William’s Treasure Trove

The facts

“We’re goin’ to have a jolly good bonfire,” said Frankie. “My mother’s given us a whole cupboard that’s got worm in an’ all the bits of the old fence that’s got dry rot.”
“We never have any luck with worm or dry rot,” said William wistfully. “I once tried puttin’ a worm into one of our chairs ’cause I thought they’d give it me for the bonfire if it’d got worm in it, but I mus’ have put in the wrong sort of worm ’cause I only got into a row an’ the worm got out of the chair.”


William’s friend Frankie Parsons has a little girl staying with him. Serena is horrified at the idea of the Parsons’ Guy [Fawkes] being burnt, because “he’s got such a nice face and I know he wouldn’t try to blow up the House of Commons”. So she hides it in a suitcase in William’s box room.

“Gosh!” exclaimed Ginger. “Jus’ look at your coat, William. It’s covered with green stuff.”
“So’s yours,” said William. “It’s only that green mud that grows on trees. I ‘spect it’ll brush off all right.”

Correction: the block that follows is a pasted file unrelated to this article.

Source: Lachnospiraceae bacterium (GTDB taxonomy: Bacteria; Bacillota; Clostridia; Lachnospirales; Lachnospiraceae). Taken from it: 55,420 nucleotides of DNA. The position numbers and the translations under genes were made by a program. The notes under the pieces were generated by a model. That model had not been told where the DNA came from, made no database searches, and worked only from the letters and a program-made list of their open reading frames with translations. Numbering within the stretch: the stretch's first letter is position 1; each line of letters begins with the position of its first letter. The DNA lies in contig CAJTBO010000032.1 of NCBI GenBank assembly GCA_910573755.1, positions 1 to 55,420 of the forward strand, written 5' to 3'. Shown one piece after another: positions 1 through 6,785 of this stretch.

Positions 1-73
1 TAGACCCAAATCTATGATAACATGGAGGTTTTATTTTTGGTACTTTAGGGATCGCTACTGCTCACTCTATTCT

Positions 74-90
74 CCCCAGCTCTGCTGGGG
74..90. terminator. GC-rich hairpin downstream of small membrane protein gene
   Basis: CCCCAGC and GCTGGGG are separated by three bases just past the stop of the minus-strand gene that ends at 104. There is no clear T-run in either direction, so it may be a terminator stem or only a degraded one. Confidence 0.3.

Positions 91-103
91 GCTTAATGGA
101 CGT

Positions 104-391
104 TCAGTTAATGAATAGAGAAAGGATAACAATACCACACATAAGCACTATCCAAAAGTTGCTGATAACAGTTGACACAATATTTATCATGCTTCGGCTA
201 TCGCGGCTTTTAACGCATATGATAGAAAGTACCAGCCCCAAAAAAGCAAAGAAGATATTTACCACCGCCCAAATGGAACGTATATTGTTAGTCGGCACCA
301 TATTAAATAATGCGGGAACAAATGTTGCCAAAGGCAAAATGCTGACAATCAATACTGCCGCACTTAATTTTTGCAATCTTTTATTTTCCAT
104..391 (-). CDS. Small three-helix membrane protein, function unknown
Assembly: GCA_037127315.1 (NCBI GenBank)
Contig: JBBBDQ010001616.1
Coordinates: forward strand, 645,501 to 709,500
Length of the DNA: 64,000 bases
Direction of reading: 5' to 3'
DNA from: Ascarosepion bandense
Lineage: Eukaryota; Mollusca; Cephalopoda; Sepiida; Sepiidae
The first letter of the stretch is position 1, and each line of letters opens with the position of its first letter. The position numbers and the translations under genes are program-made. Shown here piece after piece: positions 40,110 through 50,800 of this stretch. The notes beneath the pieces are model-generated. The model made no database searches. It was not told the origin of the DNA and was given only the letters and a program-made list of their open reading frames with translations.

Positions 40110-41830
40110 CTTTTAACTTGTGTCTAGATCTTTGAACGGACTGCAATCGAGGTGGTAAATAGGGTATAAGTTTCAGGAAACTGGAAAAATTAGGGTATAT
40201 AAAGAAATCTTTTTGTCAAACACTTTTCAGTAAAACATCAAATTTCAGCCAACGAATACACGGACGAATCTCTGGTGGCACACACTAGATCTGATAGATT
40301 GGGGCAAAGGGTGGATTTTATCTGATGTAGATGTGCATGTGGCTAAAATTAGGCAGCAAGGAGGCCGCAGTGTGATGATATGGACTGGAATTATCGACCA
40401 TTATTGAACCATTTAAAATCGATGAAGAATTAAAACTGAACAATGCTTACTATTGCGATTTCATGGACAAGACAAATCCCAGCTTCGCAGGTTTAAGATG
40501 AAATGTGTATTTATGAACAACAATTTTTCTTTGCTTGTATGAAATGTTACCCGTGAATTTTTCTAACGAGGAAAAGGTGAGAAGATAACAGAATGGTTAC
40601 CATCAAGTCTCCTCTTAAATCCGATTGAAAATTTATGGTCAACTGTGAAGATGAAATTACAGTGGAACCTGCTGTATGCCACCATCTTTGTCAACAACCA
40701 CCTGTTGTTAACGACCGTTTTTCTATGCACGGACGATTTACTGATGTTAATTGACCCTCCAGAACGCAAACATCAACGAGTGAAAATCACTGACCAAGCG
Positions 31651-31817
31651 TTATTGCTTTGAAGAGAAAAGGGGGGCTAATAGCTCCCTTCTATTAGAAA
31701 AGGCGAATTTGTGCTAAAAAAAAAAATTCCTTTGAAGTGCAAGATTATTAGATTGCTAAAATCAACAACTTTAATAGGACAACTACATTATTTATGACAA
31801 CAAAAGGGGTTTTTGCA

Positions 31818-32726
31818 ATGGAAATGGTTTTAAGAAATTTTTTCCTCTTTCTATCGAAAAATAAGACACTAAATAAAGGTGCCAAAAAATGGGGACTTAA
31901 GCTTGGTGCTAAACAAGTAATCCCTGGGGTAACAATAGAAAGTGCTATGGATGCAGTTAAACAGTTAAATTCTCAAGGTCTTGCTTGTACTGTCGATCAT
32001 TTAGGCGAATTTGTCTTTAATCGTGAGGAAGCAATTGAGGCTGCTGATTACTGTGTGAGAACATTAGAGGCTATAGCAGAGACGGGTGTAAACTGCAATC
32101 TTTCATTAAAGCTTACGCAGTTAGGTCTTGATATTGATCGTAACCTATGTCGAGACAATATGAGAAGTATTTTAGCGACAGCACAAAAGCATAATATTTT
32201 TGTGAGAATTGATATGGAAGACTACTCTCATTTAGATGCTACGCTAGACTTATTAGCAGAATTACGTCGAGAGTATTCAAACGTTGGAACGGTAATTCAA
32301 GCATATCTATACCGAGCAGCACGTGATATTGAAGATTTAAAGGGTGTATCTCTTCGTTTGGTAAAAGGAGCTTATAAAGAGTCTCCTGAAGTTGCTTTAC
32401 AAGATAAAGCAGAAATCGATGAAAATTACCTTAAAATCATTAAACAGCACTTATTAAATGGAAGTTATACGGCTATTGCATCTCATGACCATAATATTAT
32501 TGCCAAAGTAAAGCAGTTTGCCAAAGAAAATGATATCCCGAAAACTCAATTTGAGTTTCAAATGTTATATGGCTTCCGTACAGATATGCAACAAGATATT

“Well, I’ll go home and have a bash at it,” said Ginger.
“G’bye,” said William. “I’ll go an’ have a bash at mine, too.”
He darted to the foot of the stairs, but Mrs Brown laid a restraining hand on his shoulder.
“What on earth have you got on your coat, William?” she said.
“Tree stuff,” said Wiiliam, giving an ineffectual wriggle. “Stuff off trees. There’s nothing’ wrong with it. It’s part of nature.”

William, with his sense of fair play and sportsmanship, sets out to return it – but a little too late, because Archie has just collected the suitcase, which he was expecting to contain items for sale at a bring-and-buy.

A huge chase across the countryside follows, until the Guy encounters a ventriloquist…